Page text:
Who was Josiah Bartlett? (November 21, 1729 A.D – May 19, 1795 A.D)


Josiah Bartlett (November 21, 1729 A.D – May 19, 1795 A.D), American physician and statesman, born in Amesbury, Massachusetts, and privately educated. He began medical practice in Kingston, New Hampshire, in 1750 A.D, and in 1754 A.D he successfully introduced Peruvian bark in the treatment of a throat disease, angina maligna.

From 1765 A.D to 1775 A.D Josiah Bartlett served in the New Hampshire legislature. A delegate in 1775 A.D and 1776 A.D to the Continental Congress, he was the first member to vote for the Declaration of Independence and the second—after the president of the Congress, John Hancock—to sign the document.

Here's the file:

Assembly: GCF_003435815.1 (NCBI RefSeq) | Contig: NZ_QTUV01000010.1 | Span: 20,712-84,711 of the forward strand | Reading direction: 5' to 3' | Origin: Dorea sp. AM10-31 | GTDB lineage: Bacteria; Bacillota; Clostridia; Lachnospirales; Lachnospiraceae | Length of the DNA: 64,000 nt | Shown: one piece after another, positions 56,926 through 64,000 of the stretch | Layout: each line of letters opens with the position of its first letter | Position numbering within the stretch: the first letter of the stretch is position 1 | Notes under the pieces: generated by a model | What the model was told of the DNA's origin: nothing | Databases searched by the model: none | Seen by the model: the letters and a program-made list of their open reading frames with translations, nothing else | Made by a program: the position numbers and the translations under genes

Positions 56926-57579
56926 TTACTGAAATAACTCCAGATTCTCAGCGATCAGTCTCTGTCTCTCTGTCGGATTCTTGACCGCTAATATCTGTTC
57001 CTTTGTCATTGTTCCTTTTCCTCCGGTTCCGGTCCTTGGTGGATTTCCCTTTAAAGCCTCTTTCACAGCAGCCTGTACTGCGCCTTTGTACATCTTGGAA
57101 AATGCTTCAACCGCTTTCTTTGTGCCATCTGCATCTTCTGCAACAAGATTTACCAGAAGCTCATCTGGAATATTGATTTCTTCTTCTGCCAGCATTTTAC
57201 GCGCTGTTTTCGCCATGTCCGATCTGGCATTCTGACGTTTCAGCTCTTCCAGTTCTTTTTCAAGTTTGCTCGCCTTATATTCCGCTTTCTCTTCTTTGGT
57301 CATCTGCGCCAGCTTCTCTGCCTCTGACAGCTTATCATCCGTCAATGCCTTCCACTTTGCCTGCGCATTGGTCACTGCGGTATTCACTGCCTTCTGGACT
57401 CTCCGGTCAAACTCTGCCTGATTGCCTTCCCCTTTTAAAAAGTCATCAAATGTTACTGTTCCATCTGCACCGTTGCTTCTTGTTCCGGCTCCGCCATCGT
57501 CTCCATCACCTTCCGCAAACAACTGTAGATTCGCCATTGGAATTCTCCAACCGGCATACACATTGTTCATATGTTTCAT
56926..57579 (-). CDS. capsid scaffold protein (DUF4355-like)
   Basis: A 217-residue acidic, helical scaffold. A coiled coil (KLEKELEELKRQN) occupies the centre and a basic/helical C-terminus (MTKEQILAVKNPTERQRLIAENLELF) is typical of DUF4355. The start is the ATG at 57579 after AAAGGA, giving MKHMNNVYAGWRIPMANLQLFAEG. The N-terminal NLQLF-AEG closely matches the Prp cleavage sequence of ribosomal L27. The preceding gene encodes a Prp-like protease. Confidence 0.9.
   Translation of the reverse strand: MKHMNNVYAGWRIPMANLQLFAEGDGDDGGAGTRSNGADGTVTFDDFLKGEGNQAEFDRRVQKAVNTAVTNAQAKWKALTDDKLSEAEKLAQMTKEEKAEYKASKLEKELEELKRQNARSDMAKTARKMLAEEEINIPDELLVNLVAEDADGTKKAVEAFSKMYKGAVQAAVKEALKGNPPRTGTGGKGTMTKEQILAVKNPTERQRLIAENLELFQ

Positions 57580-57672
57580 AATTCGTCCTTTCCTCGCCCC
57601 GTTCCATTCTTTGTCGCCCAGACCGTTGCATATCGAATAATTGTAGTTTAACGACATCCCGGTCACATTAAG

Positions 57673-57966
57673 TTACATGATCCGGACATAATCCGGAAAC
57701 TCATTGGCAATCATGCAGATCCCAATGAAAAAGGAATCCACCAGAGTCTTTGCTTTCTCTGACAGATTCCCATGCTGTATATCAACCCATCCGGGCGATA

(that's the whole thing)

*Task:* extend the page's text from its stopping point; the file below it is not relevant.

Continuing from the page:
Bartlett became chief justice of the New Hampshire Court of Common Pleas in 1779 A.D, a judge of the state supreme court in 1784 A.D, and chief justice in 1788 A.D.Josiah Bartlett was president of New Hampshire from 1790 A.D to 1793 A.D, when, under the new constitution, he was elected governor; he retired in 1794 A.D. In 1791 A.D  Josiah Bartlett helped found the New Hampshire Medical Society.

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